Jared the Strong

Copyright 2008 – Stephen Redgwell

This is a dramatic monologue. Or maybe it’s a soliloquy. Or maybe it’s both.

Someone, an English professor I think, said that monologues are spoken by characters who are alone on stage. That would make the audience voyeurs. Blimey!

Jared the Strong, returning from his hunt to destroy evil. Standing alone in the great hall of his castle, he speaks to his dead father. He confesses that he has failed to kill the evil that plagues the people of his estate. He no longer has the will to fight on, is tired, and has lost his holy purpose.

Le Monologue Commence

Oh father, how pernicious was the hunt! Empty frolic!
Only a stupid man goes to slay that which cannot die!
A wisp upon the rye that teased my senses yon.
Evil permutations!

Tis rarely spoken of, the foul things that prowl beyond these castle walls.
Things, not of holy creation, would I chase.
Their end, not to be delivered by my blade!
And yet, with an ebbing lust of pursuit and broad excursion, I went notwithstanding.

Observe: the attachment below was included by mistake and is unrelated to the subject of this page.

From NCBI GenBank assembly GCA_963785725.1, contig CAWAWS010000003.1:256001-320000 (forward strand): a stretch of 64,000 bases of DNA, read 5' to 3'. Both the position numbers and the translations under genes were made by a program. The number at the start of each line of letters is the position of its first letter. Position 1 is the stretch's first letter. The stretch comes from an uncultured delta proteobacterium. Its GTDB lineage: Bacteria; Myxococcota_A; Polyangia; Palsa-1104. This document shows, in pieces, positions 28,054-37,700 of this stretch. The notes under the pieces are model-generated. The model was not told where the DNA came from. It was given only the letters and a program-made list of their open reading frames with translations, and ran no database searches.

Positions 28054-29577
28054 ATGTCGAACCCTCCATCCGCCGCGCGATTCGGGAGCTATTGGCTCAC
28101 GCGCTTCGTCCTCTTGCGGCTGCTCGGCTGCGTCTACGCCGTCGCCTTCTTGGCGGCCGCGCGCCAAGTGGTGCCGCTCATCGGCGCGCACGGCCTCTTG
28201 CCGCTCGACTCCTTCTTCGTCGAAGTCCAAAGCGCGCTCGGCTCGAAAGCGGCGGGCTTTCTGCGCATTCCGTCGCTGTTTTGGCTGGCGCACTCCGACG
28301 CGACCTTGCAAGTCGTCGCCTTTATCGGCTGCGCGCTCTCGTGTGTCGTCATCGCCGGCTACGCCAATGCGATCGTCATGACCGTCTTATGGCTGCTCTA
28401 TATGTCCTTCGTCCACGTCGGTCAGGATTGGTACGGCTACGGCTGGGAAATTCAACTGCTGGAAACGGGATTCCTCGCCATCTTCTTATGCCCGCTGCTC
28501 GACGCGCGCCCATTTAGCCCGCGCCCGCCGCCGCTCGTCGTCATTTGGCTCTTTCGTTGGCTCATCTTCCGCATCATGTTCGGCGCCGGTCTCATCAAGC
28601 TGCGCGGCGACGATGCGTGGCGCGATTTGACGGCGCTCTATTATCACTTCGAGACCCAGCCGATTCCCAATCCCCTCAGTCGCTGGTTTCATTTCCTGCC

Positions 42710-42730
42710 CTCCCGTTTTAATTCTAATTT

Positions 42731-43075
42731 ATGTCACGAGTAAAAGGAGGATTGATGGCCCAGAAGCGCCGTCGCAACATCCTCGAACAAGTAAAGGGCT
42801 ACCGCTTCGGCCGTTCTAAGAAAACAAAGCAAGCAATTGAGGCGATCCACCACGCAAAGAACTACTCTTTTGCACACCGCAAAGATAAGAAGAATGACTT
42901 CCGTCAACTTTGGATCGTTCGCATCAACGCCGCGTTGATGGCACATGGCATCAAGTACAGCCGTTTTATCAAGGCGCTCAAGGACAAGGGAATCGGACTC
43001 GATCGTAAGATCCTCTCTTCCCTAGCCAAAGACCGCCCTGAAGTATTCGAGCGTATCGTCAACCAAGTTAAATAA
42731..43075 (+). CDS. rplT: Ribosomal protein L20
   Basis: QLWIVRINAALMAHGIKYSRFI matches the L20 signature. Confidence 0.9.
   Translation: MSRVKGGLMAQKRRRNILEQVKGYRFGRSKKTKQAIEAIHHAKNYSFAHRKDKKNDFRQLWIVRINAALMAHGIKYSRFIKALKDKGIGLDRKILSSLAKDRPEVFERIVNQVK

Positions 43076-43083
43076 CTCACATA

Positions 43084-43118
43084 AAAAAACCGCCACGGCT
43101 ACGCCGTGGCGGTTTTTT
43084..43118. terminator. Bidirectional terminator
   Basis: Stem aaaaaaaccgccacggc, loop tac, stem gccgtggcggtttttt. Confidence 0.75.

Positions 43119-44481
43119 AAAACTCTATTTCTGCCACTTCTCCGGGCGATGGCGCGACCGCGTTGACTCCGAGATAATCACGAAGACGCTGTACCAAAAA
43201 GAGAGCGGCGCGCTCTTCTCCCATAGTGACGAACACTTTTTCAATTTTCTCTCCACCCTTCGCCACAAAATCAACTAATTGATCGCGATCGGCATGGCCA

Knowing I would fail!

My subjects cried out like old women in a storm, and didst sway my affections.
I thought, no sloth today! Emboldened by their fawning, a supererogation.
Then, standing ready at the gate of our fortress, a voice didst speak to me.

Behold the fool who wouldst wield the healing sword!
Oh mighty hunter!
The day begins with a demonstration of your insolvency.
No regal action can rend what waits beyond.

This inimical specter didst strike me, and deliver a stinging blow.

I was cut!
Not struck by a sword, but rather, by the knowledge that the Evil waited for me.
It taunted me.
It laughed, telling me I would fail!

And in the days that followed, no joy.
The Evil would continue to taunt me.
Its fetid stench violating the forest.
Still, I walked, but began to tire.
Oh father, I tried!
But how does a man steel himself against the devil?
Upon the day that I could pursue it no longer, the Evil laughed.

My spirit died that morn.

So now, dear father, I return to you a broken man.
No excitement of the chase.
No feast in celebration of victory.
Mocked as a man, my will gone, and dead in spirit, my end will not come in glorious service.
I shall meet the Angel of Death as an old, wrinkled man of failing mind.
Empty and withered.

Alea iacta est.